I find platform zealotry weird, but I guess I am not coming from an administrator's point of view, more a desktop/user-support point of view. I haven't tried running BSD for several years because I haven't had a reason to, and the only reason I installed it in the first place was out of curiosity and the novelty of running a triple-boot. I've used and supported to some degree Linux, Windows, and Mac for so long that I definitely have my preferences but can jump between them as needed.

Computer viking
May 30, 2011
Now with less breakage.

BlankSystemDaemon posted:

It would be interesting to see a sociological study on how much strife and rift is caused by various factions in opensource, and their (usually not entirely correct assumptions) about the other factions.

While I don't use Linux, I respect the Linux users here on SA a heck of a lot more than the average zealot.
I think a big part of that comes down to the culture of SA, of course, but it's still a marked difference.

I'm curious about this since R is for statistical analysis - assuming that the software is built to take advantage of micro-architectural optimizations but doesn't have indirect functions, are you building the ports using CPUTYPE?=native or one of the ones mentioned in /usr/share/examples/etc/make.conf ?


Also, in slightly confusing news, I just read over on El Reg that FSF has confirmed that Richard Stallman rejoined the board of directors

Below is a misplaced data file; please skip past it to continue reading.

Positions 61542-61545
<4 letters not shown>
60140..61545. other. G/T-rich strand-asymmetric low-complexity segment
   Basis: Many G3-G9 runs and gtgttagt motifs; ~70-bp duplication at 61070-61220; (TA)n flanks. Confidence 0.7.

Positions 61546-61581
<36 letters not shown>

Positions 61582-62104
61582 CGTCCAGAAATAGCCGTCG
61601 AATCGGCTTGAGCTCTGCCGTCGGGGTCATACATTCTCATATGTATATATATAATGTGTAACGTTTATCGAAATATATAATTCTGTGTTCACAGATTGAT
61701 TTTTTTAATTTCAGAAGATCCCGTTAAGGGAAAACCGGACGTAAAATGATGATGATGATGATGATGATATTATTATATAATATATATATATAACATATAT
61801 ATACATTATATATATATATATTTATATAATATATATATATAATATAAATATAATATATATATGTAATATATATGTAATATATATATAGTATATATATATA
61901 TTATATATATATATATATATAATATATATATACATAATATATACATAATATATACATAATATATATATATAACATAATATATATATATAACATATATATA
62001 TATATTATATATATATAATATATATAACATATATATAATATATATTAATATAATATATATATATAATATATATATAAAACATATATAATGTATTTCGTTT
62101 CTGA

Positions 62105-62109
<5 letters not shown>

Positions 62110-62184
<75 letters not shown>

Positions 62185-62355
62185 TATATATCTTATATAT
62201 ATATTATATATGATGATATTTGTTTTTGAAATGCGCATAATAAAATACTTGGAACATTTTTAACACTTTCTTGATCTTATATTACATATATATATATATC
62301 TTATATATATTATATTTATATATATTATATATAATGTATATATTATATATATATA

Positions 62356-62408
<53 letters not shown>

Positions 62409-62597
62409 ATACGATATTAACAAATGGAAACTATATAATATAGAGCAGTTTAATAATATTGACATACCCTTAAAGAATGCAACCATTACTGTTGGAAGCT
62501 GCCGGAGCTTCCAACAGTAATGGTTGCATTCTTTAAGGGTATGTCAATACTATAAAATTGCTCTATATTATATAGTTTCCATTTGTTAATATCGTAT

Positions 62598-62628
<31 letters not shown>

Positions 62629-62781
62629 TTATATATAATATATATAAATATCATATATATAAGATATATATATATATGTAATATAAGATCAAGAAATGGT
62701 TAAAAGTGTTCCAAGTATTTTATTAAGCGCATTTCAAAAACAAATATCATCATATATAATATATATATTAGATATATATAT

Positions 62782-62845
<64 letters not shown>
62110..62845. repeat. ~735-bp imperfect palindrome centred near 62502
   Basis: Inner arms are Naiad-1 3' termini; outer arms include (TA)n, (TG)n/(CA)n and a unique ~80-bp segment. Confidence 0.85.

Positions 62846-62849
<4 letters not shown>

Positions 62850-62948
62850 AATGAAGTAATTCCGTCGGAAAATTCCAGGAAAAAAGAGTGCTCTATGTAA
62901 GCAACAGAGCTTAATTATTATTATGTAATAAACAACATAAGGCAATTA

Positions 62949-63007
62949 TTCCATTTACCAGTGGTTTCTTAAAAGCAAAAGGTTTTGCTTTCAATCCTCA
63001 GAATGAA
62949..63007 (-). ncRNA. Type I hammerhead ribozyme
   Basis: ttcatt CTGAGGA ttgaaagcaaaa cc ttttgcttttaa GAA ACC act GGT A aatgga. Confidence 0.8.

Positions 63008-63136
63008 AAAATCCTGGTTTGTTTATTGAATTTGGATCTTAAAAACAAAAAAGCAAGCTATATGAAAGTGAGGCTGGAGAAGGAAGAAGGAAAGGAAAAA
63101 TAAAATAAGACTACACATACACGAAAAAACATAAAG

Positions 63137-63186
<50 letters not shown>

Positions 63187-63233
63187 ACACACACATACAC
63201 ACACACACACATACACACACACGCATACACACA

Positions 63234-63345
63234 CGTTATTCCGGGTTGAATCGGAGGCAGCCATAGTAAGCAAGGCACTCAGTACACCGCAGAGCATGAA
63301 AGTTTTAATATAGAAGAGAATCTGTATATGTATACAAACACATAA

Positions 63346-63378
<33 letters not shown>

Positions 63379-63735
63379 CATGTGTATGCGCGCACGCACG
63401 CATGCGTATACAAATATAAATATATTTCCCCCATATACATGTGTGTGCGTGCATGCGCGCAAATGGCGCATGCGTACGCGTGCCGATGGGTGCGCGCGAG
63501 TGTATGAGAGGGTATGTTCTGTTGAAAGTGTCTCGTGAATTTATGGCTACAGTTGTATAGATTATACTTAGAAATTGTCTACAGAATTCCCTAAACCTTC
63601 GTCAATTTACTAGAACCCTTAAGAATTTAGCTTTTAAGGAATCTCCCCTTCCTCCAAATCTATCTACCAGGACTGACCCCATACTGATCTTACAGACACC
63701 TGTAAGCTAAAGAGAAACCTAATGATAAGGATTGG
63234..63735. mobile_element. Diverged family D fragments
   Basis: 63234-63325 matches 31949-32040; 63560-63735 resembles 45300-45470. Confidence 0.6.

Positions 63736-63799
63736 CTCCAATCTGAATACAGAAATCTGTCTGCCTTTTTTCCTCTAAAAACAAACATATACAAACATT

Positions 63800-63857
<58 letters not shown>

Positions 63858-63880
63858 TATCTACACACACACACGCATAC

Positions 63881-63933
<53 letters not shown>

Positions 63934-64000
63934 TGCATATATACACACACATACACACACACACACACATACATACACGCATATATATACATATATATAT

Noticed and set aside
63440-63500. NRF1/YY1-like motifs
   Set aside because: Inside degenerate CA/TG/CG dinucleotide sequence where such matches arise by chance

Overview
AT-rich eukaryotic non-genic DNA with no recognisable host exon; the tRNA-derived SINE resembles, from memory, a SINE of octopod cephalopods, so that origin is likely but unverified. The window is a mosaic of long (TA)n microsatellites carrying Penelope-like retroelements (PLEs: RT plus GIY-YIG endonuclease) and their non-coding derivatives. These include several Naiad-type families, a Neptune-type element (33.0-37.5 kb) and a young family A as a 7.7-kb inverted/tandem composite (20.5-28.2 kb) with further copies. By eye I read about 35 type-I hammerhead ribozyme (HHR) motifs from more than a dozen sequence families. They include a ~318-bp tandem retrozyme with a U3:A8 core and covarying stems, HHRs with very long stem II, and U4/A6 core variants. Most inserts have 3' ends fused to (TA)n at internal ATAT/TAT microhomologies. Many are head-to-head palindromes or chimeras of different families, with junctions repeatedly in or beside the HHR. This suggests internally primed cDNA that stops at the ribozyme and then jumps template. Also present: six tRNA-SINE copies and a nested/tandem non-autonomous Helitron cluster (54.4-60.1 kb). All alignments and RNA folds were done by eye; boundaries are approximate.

A lot of the heavy lifting in R is done in the underlying matrix math libraries, so BLAS or ATLAS. Those take absolutely forever and a half to build properly, since they do all sorts of magical auto-tuning to the platform they build on. I may or may not have cheaped out and used the upstream package versions of those - the run times of our code tends to be either short enough to not move your hands from the keyboard, or long enough to leave it until tomorrow. Getting the absolutely maximal performance out of them isn't really as important for the sort of one-off code we run. For similar reasons, I haven't done any careful tuning of compiler flags, either. If it runs, and was compiled with any reasonable settings (so -march=native -O2 , typically), that'll do fine.

Which reminds me, I really should bother to properly compile R with OpenBLAS soon.

On the other hand, I have had to pick up another SATA SSD on my way to work, stuff it in a spare bay, and use the entire thing as swap just to get certain things to run to completion. Some of the co-clustering analyses are stupidly memory intensive, and 256GB just doesn't get you as far as it used to.